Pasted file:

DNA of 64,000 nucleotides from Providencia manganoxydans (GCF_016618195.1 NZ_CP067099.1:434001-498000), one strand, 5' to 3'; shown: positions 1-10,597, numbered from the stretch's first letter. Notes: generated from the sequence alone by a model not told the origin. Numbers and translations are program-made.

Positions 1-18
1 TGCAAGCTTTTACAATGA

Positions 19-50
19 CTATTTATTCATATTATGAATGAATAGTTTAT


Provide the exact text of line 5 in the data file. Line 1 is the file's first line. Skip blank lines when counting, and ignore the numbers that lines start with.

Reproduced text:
19 CTATTTATTCATATTATGAATGAATAGTTTAT